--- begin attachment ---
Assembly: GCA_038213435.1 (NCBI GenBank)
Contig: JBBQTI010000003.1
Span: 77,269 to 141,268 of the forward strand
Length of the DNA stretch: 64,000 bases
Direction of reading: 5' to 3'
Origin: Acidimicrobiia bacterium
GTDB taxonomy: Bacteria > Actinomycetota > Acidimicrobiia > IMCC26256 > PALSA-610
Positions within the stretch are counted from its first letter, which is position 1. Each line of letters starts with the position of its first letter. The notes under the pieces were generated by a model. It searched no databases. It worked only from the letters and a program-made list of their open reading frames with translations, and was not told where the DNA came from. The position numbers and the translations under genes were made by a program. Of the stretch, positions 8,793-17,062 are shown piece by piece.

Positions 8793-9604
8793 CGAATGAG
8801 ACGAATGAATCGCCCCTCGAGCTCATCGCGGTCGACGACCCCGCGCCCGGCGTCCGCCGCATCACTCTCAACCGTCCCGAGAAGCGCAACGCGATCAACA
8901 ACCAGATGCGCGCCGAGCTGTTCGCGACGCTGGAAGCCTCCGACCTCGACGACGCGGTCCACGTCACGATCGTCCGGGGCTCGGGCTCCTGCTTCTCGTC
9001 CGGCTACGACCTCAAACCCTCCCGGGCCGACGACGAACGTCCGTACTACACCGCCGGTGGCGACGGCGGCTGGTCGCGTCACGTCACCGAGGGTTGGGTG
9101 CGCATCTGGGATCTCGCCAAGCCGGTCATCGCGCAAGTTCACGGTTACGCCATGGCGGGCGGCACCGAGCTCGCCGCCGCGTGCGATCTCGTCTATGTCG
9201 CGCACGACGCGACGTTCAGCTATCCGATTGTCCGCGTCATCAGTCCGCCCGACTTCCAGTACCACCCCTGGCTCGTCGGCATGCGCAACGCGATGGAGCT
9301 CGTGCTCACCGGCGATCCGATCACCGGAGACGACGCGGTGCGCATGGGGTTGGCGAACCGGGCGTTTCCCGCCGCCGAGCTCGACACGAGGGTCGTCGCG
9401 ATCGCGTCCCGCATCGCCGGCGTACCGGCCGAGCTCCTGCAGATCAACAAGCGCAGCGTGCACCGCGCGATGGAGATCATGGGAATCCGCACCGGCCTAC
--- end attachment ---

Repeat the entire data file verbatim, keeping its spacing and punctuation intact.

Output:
Assembly: GCA_038213435.1 (NCBI GenBank)
Contig: JBBQTI010000003.1
Span: 77,269 to 141,268 of the forward strand
Length of the DNA stretch: 64,000 bases
Direction of reading: 5' to 3'
Origin: Acidimicrobiia bacterium
GTDB taxonomy: Bacteria > Actinomycetota > Acidimicrobiia > IMCC26256 > PALSA-610
Positions within the stretch are counted from its first letter, which is position 1. Each line of letters starts with the position of its first letter. The notes under the pieces were generated by a model. It searched no databases. It worked only from the letters and a program-made list of their open reading frames with translations, and was not told where the DNA came from. The position numbers and the translations under genes were made by a program. Of the stretch, positions 8,793-17,062 are shown piece by piece.

Positions 8793-9604
8793 CGAATGAG
8801 ACGAATGAATCGCCCCTCGAGCTCATCGCGGTCGACGACCCCGCGCCCGGCGTCCGCCGCATCACTCTCAACCGTCCCGAGAAGCGCAACGCGATCAACA
8901 ACCAGATGCGCGCCGAGCTGTTCGCGACGCTGGAAGCCTCCGACCTCGACGACGCGGTCCACGTCACGATCGTCCGGGGCTCGGGCTCCTGCTTCTCGTC
9001 CGGCTACGACCTCAAACCCTCCCGGGCCGACGACGAACGTCCGTACTACACCGCCGGTGGCGACGGCGGCTGGTCGCGTCACGTCACCGAGGGTTGGGTG
9101 CGCATCTGGGATCTCGCCAAGCCGGTCATCGCGCAAGTTCACGGTTACGCCATGGCGGGCGGCACCGAGCTCGCCGCCGCGTGCGATCTCGTCTATGTCG
9201 CGCACGACGCGACGTTCAGCTATCCGATTGTCCGCGTCATCAGTCCGCCCGACTTCCAGTACCACCCCTGGCTCGTCGGCATGCGCAACGCGATGGAGCT
9301 CGTGCTCACCGGCGATCCGATCACCGGAGACGACGCGGTGCGCATGGGGTTGGCGAACCGGGCGTTTCCCGCCGCCGAGCTCGACACGAGGGTCGTCGCG
9401 ATCGCGTCCCGCATCGCCGGCGTACCGGCCGAGCTCCTGCAGATCAACAAGCGCAGCGTGCACCGCGCGATGGAGATCATGGGAATCCGCACCGGCCTAC